ZIMBABWEAN athlete Paul Madzivire said he has overcome the heartbreak of failing to qualify for last year's Olympic Games in London and is now focused on the 2016 event in Rio de Janeiro, Brazil.
The United States-based athlete's dream of being an Olympian as part of Zimbabwe's men's 4x100m relay team turned into a nightmare when the quartet failed to qualify for the Games.
Now a student at Florida State University, Madzivire had hoped to form a tandem with Brian Dzingai, Gabriel Mvumvure and Ngoni Makusha to earn a ticket to London.
But injuries to Makusha, Dzingai and Madzivire forced the relay team to make a premature withdrawal from the qualifying meetings ahead of the London Games.
"I had been hoping to take part in the London Games, but we failed to got through the qualifiers.
"It was a big disappointment because the Olympic Games come once in every four years.
"So I have put the setback behind and I'm hoping to qualify for the 2016 Games," said Madzivire.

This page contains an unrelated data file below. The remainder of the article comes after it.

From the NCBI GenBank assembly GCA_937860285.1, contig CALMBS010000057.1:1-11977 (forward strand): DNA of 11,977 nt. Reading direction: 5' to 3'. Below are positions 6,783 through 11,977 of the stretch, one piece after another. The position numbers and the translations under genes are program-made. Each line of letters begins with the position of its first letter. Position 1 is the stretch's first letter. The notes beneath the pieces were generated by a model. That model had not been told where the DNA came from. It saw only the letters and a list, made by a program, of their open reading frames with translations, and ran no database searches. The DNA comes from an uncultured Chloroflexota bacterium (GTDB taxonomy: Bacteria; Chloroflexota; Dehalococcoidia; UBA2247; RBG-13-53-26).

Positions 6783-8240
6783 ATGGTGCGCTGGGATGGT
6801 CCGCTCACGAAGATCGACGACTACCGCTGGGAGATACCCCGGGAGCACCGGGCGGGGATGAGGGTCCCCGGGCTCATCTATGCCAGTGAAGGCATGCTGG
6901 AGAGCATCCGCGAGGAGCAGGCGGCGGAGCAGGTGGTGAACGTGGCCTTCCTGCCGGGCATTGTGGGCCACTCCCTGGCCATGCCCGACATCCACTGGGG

The former Gateway High pupil is majoring in economics but has taken a sabbatical from the current semester.
"Right now I am back home and will continue with my training until I return to the Unites States in September.
"I am hoping to qualify for the World Championships and should also be taking part in local competitions," he said.
The 22-year-old sprinter and long jumper said he would continue to engage the Zimbabwe Olympic Committee as he works towards qualifying for Brazil.
"I am always in touch with the Zimbabwe Olympic Committee because they would at one time help to fund my training if I qualify," he said.
Now that he has taken a break from his college, Madzivire is aware that he has to work extra hard to regain top form.
"There were issues to do with my visa and I could not go back early.
"The semester had already started and they do not allow someone to go midway through.
"So I have taken a break this semester.
"I know the challenges I will face here at home because the facilities in the United States are much better.
"Also I get a lot of training partners in the United States unlike here where the same training partners are the competitors," said Madzivire.
Last year, Madzivire won the long jump title at the Atlantic Coast Conference Indoor Championships.
"If I manage to stay healthy, I will become a professional athlete but if anything happens along the way, I will use my degree as a fallback," he said.